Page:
Before the year started I had an opportunity to sign up for one elective: woodshop, or something called “Art and Everyday Living”. Woodshop – where I’d have to make things with saws and hammers and whatnot – sounded like a total drag, so I chose the other one, which ended up being what had once been called “Home Economics” in earlier days – i.e. cooking and sewing. Thus, the class was me, about 15 girls, and for some reason, David Fogg. The teacher was a matronly seventy-something named Dixie Bullard. I had a female friend in the class, Kristi H (a different Kristi H!), who shared the same dopey sense of humor that I did, and we found ourselves in frequent “trouble” for goofing off, giggling and whatnot. Ms. Bullard once threatened to have the two of us stand in front of the class and kiss, which didn’t derail me in the least. Her bluff having been called, she unfortunately never followed through. As a result of this class, I now know how to sew a potholder.
Our next picture shows the area just in front of the cafeteria, where I’d buy a “peanut butter chew” every day to complement my brown-bagged lunch. One lunch period in 8th grade, as the bell had rung and I was shuffling back to whatever my next class was, I happened to be present in this exact area, next to the flagpole you see pictured. I was collared from behind by a small but stout little burnout named Mike Havard. He pushed me and said “You call me a fag?”, then proceeded to push me again, and repeat “Call me a fag? Call me a fag?” over and over again. I barely knew who this guy was. Naturally, a circular crowd immediately formed. These sorts of inane fights with packs of onlookers – full of guys with enormous colored pocket combs in their back pockets; girls holding Trapper Keepers and wads of Hubba Bubba in their mouths – were typical lunchtime entertainment at John Muir. I myself had observed many a tussle.
This time it was me, and though most onlookers probably had no idea I existed, they certainly wanted to see some punches thrown. Good thing I was getting pretty steamed over this quote-unquote mistaken identity, and I knew it would definitely not be a good look to back out of this one, given the large and boisterous crowd. After the 8th or 9th push and “Call me a fag?”, I awkwardly lunged at the guy; we both threw each other into headlocks and fell onto the cement, and within seconds the fight was broken up by a vice principal. I was suspended! Me – suspended for fighting. Once they heard what happened, my parents, far from being angry, expressed pride in me for “standing up for myself”. Hey, call it what you want. About 7 or 8 years later, when I was visiting San Jose from college, I stopped at the Togo’s sandwich shop at the nearby Almaden Mall. My server behind the counter was none other than Mike Havard, who recognized me, smiled, and said, “I fighted you, hunh?”.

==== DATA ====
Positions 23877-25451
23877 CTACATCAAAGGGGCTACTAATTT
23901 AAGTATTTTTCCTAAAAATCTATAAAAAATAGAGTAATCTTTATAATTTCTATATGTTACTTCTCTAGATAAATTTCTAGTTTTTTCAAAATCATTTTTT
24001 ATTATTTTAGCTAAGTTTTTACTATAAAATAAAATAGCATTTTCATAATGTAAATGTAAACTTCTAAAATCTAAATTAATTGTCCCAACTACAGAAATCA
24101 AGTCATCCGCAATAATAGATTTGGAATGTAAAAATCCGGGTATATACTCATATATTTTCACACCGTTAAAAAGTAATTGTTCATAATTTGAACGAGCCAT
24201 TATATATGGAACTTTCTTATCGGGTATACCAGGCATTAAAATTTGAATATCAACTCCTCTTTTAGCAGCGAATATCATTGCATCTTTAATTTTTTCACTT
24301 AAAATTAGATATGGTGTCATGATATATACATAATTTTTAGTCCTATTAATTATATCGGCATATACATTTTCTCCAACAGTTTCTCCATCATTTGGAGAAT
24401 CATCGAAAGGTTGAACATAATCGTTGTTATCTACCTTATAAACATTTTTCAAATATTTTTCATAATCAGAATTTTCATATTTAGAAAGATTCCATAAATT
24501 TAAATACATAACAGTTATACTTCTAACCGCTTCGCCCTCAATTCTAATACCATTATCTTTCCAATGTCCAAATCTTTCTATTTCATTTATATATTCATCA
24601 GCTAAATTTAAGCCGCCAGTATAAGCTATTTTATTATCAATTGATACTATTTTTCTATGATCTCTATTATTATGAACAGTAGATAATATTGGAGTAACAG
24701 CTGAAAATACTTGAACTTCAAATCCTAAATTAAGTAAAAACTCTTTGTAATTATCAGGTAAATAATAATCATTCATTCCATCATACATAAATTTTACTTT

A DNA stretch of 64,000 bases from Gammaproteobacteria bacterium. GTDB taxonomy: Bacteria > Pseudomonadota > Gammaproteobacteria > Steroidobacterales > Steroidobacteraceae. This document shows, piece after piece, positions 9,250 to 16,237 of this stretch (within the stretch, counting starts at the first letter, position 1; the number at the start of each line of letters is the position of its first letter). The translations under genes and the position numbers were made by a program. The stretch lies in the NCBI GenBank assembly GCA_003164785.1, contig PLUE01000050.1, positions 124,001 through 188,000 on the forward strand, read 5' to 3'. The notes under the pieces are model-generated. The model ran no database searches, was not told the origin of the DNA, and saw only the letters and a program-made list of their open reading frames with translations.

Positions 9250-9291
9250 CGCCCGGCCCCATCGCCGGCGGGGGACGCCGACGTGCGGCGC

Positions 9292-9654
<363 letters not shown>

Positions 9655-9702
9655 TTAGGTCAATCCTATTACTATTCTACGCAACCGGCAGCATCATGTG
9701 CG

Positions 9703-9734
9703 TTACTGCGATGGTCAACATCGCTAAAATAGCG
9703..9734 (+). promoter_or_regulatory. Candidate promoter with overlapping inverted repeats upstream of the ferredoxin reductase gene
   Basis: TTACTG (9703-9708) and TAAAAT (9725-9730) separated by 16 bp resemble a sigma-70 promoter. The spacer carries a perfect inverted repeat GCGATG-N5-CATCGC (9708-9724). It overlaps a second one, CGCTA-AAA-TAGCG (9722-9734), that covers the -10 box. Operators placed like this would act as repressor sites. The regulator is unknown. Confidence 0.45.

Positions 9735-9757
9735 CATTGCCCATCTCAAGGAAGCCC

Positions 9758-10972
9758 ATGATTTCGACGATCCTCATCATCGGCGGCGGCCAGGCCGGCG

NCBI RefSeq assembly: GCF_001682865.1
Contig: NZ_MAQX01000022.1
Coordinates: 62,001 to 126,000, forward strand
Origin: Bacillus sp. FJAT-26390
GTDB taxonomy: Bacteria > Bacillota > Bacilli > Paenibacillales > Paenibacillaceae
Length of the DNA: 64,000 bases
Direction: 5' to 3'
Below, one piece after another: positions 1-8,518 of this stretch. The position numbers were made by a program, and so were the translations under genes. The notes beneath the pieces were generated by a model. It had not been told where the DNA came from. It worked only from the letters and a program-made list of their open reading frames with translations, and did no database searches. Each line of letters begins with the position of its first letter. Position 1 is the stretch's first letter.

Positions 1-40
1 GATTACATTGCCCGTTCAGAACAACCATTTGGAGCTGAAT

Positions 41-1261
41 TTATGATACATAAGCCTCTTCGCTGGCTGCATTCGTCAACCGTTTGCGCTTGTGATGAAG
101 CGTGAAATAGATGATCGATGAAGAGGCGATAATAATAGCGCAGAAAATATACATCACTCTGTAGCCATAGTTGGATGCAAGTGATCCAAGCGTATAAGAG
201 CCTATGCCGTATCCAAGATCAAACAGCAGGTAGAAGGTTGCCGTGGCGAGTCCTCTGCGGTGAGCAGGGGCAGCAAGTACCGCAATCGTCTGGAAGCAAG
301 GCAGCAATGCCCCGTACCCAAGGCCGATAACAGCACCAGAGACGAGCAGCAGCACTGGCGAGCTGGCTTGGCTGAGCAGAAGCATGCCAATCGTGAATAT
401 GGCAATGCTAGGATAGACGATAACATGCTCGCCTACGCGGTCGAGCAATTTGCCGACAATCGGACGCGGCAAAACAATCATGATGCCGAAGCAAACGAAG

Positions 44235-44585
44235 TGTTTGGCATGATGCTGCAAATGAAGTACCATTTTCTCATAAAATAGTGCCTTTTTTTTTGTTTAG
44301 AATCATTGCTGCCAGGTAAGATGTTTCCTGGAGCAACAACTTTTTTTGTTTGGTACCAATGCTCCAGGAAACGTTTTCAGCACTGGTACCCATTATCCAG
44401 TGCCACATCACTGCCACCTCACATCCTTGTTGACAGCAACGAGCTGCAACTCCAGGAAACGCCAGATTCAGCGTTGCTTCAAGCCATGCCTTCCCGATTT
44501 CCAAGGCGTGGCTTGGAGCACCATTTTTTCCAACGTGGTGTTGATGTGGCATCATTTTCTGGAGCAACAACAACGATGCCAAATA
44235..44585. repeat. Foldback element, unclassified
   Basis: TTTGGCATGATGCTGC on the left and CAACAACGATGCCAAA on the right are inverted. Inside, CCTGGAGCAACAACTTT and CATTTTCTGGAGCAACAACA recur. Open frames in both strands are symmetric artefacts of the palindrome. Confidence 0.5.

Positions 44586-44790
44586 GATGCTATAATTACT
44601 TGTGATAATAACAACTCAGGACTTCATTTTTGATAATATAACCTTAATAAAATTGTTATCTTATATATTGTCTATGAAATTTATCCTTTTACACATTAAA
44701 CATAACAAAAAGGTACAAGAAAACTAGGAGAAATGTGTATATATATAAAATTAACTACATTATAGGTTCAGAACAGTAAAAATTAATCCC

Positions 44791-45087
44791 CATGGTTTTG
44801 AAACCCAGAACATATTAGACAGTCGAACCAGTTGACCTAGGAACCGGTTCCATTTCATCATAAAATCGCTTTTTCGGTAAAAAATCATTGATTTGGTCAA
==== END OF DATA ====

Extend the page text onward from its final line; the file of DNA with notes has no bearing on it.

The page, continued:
This next photo sparks a couple of good stories. First, let’s talk about the man whom this gym is now named after. He was the school P.E. teacher when I was at John Muir; a short, gruff, little mustachioed brute who had the demeanor of a drill sergeant and the personality that fit my conception of the type of redneck dad who gave birth to most of my idiot male classmates. I guess they’ve now named the gym after him for some reason. He was the teacher of children who, trying to get the attention of a recent Vietnamese immigrant in one of my classes, shouted at him, “Hey! Hey, boat people! Get over here, boat people.” That guy. The one they’ve now named the gym after.
A funny thing once happened inside this gymnasium. We had an earthquake drill, as one sometimes does in California. These usually consist of ducking under tables, but as were in the gym, ours was to get on our hands and knees against the wall. Now, we hadn’t had a felt earthquake in Northern California in years when we did this drill around 1981, and I don’t think we’d even had a drill in a year or two. Yet when the alarm went off, we did as the teacher told us, and dropped down and lined up against the wall. Suddenly, the ground started shaking, and we all turned and looked up at each other, totally stupefied. “Is that….?” “Do you feel….?” “Did, did they plan this…?”. It was a 4-point-something quake, definitely a solid temblor, happening at the exact moment as our drill. The school therefore got a mention on that night’s local news as a result, one of those kooky wrap-up-the-newscast bits, “the school that had a real earthquake during an earthquake drill”.